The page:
In presenting to the public what I believe to be faithful representations of sundry varieties of the Canine Species, I cannot dare presume, that even the knowing ones will pronounce them all to reflect the image of unadulterated stock; first, because there does exist a great variety of appearance, even in animals of pure and unsuspected blood ; secondly, our ideas of purity seldom exactly agree, owing to a peculiarity of stamp, preferred by different fancy-breeders. Nevertheless, the animals have been selected by the Artist and myself, as the fairest specimens, which our united judgments could dictate, as the most likely to convey the idea or distinct Pedigree, to the total exclusion of Mon grelism. I can simply vouch for their being true to the life, and trust that in charity, all de fects may be antributed to the Dogs, rather than to the Artist or myself.
The illustration represents a well trained animal, in possession of the Author. The breed owes its origin to the St. Bernard, Newfoundland and Alpine Shepherd-dog, although I commonly term them the St. Bernard Newfoundland. The Sire, old Bruno, was purchased of me by B. M. Whitlock, Esq., of New York city, by whom he is highly esteemed and treated like an educated dog should be. This breed is everything that can be desired, being equal in size, and (1 think) superior to all others,in beauty, intelligence, activity and vigilance. Height from 30 to 34 inches ; weight from 130 to 200 lbs.
These dogs take their name from a mountain of the Alps, celebrated for a Convent inhabited by Monks, who breed and train them for the purpose of carrying provisions to travellers, who may chance to lose their way in the deep and ofttimes impassable snows. They are from 29 to 34 inches in height; length from 6 1-2 to 7 feet, and when in good condition will weigh as high as 200 lbs. Their color is generally buff or light red, the muzzle dark
The Newfoundland is perhaps better known than the majority of breeds, being a general favorite. There arc various stamps of Newfoundlands, varying both in shape, growth and hair, according to the latitude of their nativity. The pure should be entirely black. They may be greatly improved by a judicious cross, after which the colors of course are inclined to vary. On the Sea coast, he will subsist entirely on raw fish, and spends the greater part of his time in the water.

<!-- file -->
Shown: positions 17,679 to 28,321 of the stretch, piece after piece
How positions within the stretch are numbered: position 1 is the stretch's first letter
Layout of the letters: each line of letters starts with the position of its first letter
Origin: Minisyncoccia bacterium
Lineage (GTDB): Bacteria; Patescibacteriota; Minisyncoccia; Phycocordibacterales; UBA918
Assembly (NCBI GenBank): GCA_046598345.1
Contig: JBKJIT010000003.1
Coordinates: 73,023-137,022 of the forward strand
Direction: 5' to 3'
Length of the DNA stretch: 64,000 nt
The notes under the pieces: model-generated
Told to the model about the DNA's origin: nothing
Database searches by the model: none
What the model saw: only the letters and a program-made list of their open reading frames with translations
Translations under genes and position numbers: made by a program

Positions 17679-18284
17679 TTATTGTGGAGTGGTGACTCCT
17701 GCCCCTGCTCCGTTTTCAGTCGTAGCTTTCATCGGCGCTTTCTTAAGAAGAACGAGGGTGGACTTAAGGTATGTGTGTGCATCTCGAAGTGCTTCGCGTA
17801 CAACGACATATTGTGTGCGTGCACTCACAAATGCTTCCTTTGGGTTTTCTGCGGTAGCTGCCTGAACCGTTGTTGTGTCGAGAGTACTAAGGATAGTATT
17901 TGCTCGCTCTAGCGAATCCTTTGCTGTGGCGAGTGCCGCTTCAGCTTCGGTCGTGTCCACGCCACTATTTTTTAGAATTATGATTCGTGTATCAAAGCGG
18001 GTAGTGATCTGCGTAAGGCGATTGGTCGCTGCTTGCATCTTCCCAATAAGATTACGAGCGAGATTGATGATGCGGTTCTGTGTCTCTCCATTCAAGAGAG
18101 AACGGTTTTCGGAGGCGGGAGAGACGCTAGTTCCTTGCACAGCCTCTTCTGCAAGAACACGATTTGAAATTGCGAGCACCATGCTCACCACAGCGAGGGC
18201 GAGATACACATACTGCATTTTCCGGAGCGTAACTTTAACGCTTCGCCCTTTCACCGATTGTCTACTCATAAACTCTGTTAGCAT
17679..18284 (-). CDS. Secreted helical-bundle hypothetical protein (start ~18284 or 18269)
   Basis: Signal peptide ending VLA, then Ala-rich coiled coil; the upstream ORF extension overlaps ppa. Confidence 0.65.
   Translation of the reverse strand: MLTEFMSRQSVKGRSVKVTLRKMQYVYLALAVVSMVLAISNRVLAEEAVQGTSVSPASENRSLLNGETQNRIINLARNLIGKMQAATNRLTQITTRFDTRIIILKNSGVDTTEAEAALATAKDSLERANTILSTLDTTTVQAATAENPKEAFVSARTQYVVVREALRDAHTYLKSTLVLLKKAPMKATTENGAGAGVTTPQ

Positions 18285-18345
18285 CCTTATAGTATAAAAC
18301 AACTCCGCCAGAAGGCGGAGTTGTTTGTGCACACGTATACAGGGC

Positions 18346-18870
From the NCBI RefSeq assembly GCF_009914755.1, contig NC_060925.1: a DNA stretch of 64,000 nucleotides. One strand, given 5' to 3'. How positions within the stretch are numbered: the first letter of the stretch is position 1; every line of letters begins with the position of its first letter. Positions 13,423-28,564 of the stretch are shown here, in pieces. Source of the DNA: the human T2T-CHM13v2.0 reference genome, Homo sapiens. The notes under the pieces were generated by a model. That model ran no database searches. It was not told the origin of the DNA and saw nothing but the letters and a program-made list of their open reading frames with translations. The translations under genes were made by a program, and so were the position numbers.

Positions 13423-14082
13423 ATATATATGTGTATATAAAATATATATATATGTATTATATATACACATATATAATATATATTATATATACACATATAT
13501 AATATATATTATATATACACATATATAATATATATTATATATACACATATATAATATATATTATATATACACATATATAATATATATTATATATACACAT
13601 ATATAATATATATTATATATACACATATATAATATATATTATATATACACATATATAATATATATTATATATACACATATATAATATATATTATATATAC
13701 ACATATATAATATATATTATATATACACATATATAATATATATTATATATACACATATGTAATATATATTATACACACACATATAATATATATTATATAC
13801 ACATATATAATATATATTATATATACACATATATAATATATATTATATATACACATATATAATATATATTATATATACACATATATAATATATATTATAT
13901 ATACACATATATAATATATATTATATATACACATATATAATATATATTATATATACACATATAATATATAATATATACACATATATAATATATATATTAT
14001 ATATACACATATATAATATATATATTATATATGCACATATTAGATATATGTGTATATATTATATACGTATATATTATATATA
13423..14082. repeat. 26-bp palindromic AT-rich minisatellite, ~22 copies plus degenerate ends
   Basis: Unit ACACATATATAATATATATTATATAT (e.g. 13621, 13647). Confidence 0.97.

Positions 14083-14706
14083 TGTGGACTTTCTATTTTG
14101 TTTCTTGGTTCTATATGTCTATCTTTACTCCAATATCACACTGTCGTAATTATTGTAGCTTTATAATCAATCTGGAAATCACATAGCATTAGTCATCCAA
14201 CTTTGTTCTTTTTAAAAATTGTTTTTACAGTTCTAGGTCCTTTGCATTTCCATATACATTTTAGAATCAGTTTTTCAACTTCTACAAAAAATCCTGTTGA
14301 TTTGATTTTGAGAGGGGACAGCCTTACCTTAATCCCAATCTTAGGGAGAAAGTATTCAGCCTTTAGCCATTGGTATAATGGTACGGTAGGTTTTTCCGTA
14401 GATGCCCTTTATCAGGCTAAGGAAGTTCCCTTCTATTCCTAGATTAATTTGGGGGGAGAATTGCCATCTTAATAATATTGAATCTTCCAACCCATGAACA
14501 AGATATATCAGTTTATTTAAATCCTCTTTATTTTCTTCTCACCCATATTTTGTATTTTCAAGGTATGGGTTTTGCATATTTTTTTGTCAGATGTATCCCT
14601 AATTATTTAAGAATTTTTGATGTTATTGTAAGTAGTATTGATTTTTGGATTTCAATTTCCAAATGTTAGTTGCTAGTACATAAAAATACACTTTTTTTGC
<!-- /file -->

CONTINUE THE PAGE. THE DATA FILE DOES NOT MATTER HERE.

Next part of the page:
St. Bernard Newfoundland, is a cross between the St. Bernard and Newfoundland. He is a fine large, handsome, majestic and respectable looking dog, remarkable in beauty, sagacity and intelligence. His height is from 80 to 34 inches, and I have had them weigh over 200 lbs. He appears to inherit the virtues of both Sire and Dam, without any of their failings. Their colors vary from jet-black down to light fawn-color.
Bloodhound is the largest of the Hound species, but his appearance and courage indicate a tinge of Mastiff or Bull-dog. The pure old fashion breed is nearly extinct, and various stamps of Dogs are now termed Bloodhounds. He is not naturally such a ferocious animal as his name might imply, but as he is trained to follow the scent of human blood, he is deservedly dreaded by those, who are unacquainted with him. He is principally renowned for catching Negroes, and when put on the scent of a man will follow it as true as the Harrier does the Hare.
Scotch Deer-hound appears to have originated in an amalgamation of Scotch Terrier and Greyhound. He is powerful, fleet and courageous, and measures sometimes over 30 inches in height. His hair is rough, and generally of a yellowish color. In him are combined the nerve of the Foxhound, with the fleetness of the Greyhound. These dogs are rare, and fetch occasionally enormous prices, as few ever own them but the Nobility and Gentry, who hold almost exclusive possession of the pure Stock.
A true English Staghound of the staunch old breed ; now all but extinct. This race of hounds is very rare, even in England ; the fast going modern Foxhound, (bred chiefly for speed) haying banished the old breed from the kennels. In the days when this Hound was used, the hunter was a strong compact horse, not fast, but a good fencer, agreeing in every respect with the sturdy, deep mouthed pack, he was called upon to follow. At present, the fashion is altered, and higher bred animals are required to keep pace with the pack before him.
This extraordinary Hound was bred in Patterson, N. J., and comes from a race of black and tan Foxhounds alike celebrated for their speed and mettle. His real time is not known, but from his astonishing performances, it is fair to presume he may outlast anything, than can be brought into competition with him. A glance at his short round barrel, his monstrous shoulder, the broad and ample quarters, the lire of his eye, and the resolute dare-devil expression of his face will be a sufficient guide, as to what the tout ensemble of a good lasting Foxhound should be made of. His owner challenges him, without hesitation, against any Hound, which England or the United States can produce, to run drag, Fox or Deer. No fence has been found too high for him, no run too long, and no Hound sufficiently swift to show him the road.